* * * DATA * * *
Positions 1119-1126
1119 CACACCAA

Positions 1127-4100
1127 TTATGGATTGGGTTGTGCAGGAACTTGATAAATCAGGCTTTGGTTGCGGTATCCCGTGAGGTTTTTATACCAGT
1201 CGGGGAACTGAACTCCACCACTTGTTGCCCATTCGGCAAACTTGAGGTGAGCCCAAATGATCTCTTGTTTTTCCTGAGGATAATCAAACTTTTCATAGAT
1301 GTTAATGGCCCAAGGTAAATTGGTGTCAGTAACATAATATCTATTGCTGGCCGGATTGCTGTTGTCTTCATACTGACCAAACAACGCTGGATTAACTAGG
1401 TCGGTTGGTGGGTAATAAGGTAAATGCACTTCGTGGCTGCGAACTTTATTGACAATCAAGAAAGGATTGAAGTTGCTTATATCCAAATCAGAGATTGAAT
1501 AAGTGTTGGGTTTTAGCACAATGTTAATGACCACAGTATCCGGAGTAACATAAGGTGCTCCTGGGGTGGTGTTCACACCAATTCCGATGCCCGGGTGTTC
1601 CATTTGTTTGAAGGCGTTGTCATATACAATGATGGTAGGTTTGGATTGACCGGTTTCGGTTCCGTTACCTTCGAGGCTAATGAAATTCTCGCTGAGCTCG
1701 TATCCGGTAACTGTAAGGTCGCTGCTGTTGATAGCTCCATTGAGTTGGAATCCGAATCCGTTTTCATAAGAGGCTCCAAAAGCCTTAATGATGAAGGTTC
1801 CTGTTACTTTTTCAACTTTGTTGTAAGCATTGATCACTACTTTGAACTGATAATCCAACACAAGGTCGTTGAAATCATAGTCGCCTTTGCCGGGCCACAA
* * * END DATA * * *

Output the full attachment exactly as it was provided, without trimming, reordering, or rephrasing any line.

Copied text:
Positions 1119-1126
1119 CACACCAA

Positions 1127-4100
1127 TTATGGATTGGGTTGTGCAGGAACTTGATAAATCAGGCTTTGGTTGCGGTATCCCGTGAGGTTTTTATACCAGT
1201 CGGGGAACTGAACTCCACCACTTGTTGCCCATTCGGCAAACTTGAGGTGAGCCCAAATGATCTCTTGTTTTTCCTGAGGATAATCAAACTTTTCATAGAT
1301 GTTAATGGCCCAAGGTAAATTGGTGTCAGTAACATAATATCTATTGCTGGCCGGATTGCTGTTGTCTTCATACTGACCAAACAACGCTGGATTAACTAGG
1401 TCGGTTGGTGGGTAATAAGGTAAATGCACTTCGTGGCTGCGAACTTTATTGACAATCAAGAAAGGATTGAAGTTGCTTATATCCAAATCAGAGATTGAAT
1501 AAGTGTTGGGTTTTAGCACAATGTTAATGACCACAGTATCCGGAGTAACATAAGGTGCTCCTGGGGTGGTGTTCACACCAATTCCGATGCCCGGGTGTTC
1601 CATTTGTTTGAAGGCGTTGTCATATACAATGATGGTAGGTTTGGATTGACCGGTTTCGGTTCCGTTACCTTCGAGGCTAATGAAATTCTCGCTGAGCTCG
1701 TATCCGGTAACTGTAAGGTCGCTGCTGTTGATAGCTCCATTGAGTTGGAATCCGAATCCGTTTTCATAAGAGGCTCCAAAAGCCTTAATGATGAAGGTTC
1801 CTGTTACTTTTTCAACTTTGTTGTAAGCATTGATCACTACTTTGAACTGATAATCCAACACAAGGTCGTTGAAATCATAGTCGCCTTTGCCGGGCCACAA